Thanks for the tips, urodacus! I’ll be freezing all of mine, which should help. The high acidity of chorizo and the very high levels of chiles and paprika should also help check bacterial growth, no?

All the more reason to make your own!

I did that. My intestines were quite happy.

(I always break the skins open and chop and scramble it anyway, so a sausage casing isn’t really useful. Packing and freezing it in sausage patty-like parcels is more convenient for me, and I don’t have to worry about the cleanliness of the casings.)

MT, if you want to simplify it, you can just add the chorizo spice mix and vinegar and put it in a ziplock or bowl in the fridge, then use it the next day if you want some in a taco – couldn’t be easier.

How about papas con chorizo…Mmmmm, haven’t had that in a long time.

Most of what you put in your chorizo is what I put in my black beans. Absolute staples of Latin American cooking.

the high acidity will help to slow bacterial growth, but chili content has absolutely nada to do with it… chili seems hot only to animals with capsaicin receptors, and birds, for example, just don’t notice it at all, which is how chili plants get spread around, and bacteria would snack on it like any other nutrient source.

freezing will also stop the bacteria present from multiplying, but won’t kill them: it puts them into stasis.

they sound good.

i really want to get my old-fashioned meat mincer back from my storage at my mum’s house in australia, along with all my good pots now. you know, the ‘grinder handle–push the meat into a funnel’ deal: ideal for this, as you can grind our own thickness of meat, and control the quality of the ingredients too.

That I knew (the birds bit), but I was under the impression that paprika and capsicum both have antimicrobial properties.

OK, the statement of ‘nada’ was a generalisation: there is a slight antimicrobial effect from chili, but it’s not due to the capsaicin, but to other terpenes and to some cysteine-containg proteins in the chili oil from the seeds. secondly, the effect is not strong: garlic (in the amounts normally consumed) is far better at inhibiting the growth of many bacteria, including Gram-negative such as E.coli, probably the most risky food poisoning bacterium commonly seen in mixed meats, than chili (in the amounts normally consumed).

a recent survey of Mexico City taco vendors showed 40% of their chili sauces had E.coli, and 1/8 of them had enough E.coli to cause disease when eaten in the amounts normally consumed on a taco. So even in full strength chili sauce, bacteria do still survive.

paper: T. Estrada-Garcia, JF Cerna, MR Thompson and C Lopez-Saucedo, 2002. Faecal contamination and enterotoxigenic Escherichia coli in street-vended chili sauces in Mexico and its public health relevance. Epidemiol. Infect. 129:223-226.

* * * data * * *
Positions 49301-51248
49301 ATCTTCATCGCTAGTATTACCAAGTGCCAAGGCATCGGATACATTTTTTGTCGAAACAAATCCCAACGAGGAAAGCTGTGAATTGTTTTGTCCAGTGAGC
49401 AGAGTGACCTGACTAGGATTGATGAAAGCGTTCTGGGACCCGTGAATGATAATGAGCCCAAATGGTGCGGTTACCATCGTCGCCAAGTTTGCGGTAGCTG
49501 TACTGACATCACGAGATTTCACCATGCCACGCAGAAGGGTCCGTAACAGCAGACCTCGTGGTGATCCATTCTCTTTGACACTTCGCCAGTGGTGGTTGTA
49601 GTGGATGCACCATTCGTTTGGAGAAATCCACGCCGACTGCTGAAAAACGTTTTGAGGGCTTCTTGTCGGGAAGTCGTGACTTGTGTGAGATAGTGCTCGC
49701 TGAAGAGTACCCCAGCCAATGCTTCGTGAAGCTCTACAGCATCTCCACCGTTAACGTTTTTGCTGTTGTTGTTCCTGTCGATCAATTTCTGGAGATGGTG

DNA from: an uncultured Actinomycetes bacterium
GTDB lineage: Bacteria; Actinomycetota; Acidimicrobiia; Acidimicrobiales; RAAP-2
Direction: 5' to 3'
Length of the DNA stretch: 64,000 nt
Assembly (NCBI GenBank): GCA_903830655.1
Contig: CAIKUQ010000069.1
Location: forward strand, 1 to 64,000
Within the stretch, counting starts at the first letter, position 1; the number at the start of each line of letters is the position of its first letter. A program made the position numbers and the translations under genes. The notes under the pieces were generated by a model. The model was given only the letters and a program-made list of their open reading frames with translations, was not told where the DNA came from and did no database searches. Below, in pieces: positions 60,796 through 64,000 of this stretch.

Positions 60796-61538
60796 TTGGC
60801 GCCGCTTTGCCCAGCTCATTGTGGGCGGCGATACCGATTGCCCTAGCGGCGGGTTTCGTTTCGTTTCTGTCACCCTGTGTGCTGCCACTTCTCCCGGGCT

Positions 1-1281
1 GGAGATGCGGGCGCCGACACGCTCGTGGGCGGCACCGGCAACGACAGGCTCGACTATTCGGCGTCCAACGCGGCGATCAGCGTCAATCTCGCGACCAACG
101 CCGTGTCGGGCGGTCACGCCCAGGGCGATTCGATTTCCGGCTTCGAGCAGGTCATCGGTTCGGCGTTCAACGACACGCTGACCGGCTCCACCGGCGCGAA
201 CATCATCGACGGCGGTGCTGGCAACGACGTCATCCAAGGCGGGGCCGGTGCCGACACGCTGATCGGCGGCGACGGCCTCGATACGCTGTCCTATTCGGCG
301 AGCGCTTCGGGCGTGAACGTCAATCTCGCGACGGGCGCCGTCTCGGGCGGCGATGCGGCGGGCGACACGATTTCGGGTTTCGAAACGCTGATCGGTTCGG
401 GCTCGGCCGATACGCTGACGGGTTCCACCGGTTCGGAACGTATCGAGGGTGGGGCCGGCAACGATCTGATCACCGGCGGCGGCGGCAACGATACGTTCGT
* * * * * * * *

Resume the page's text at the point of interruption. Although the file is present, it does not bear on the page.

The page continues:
Thanks for the recipe, DB!

The chief told me there’s a great game called “hide the chorizo”. I can’t wait to try it out.

[quote=“irishstu”]Thanks for the recipe, DB!

The chief told me there’s a great game called “hide the chorizo”. I can’t wait to try it out.[/quote]

Yeah, like we don’t know who’d win that …

My mama tried to poison me again at Christmas with some sausage crapola. Hi velocity matter from both ends. Not recommended. Careful, now!

[quote=“Buttercup”][quote=“irishstu”]Thanks for the recipe, DB!

The chief told me there’s a great game called “hide the chorizo”. I can’t wait to try it out.[/quote]

Yeah, like we don’t know who’d win that …

My mama tried to poison me again at Christmas with some sausage crapola. Hi velocity matter from both ends. Not recommended. Careful, now![/quote]

Eeewww. I guess you didn’t hide it deep enough.

Hmm, maybe I’ll double the garlic. Yum! I could up the vinegar and add some sherry too. Drool.

Oh, I believe you. And a lot of them probably just leave their chile sauces out, day after day, in the heat, topping them up when low. I won’t eat street food in D.F., no way. But I can’t even remember the last time I got food poisoning in Mexico, and I’ve been there a lot (totaling about 5-1/2 years there, I imagine). No, wait, just once – and that was a bad sandwich Mom made, with some Underwood chicken spread that had gone off, I think. 1976 or thereabouts.

I do sterilize my cutting board, but next time I do the chorizo, I’ll keep your additional tips in mind, thanks!

The only thing I remember about that game was saying something like “You call that a chorizo? That’s not a chorizo…that’s a chorizo!!!”

Recipe seems OK, I’d want to watch the fat content, remember that proper chorizo (of the Americas, that is, Portuguese is different IIRC), as you know, isn’t really meant to be eaten in the traditional tube-steak configuration, it’s a lot drier and crumblier.

:laughing: Yeah, this 80% worked out nicely that way. Just crumbly, not at all oily.

Not at all oily? How strange. Guess I’m used to that ubiquitous brand in US grocery stores, that forms a huge lake of disgusting red grease.

Yeah, I think most sausage has a third fat, or significantly more than this; plus all the powders in this (chiles, paprika, other spices, onion and garlic powder) were a significant proportion of the chorizo and probably absorbed what little excess oil was produced on sauteeing it. I used olive oil spray, not oil, in the pan, too. The result was quite crumbly and dry, with no grease left in the pan. Perfect for sprinkling atop crackers, potatoes, chicken, rice, etc.

With the US (and some Mexican) stuff, I have to drain the grease.

You should try ours. A delicious trails of yellow syrupy spicy goodness instead. :lick:

Once I had a jar of crushed red pepper here colonized by small helmet shaped beetle things, and chili powder by tiny white things. So I guess some kind of bacteria should be able to hack it

Yeah, but tiny insects aren’t usually toxic. :stuck_out_tongue:

My dried chile collection from Mexico is so valuable to me that I keep it sealed in a ziploc in the fridge, to keep it away from any possibility of such mini marauders or mold. Not that either is very likely, though.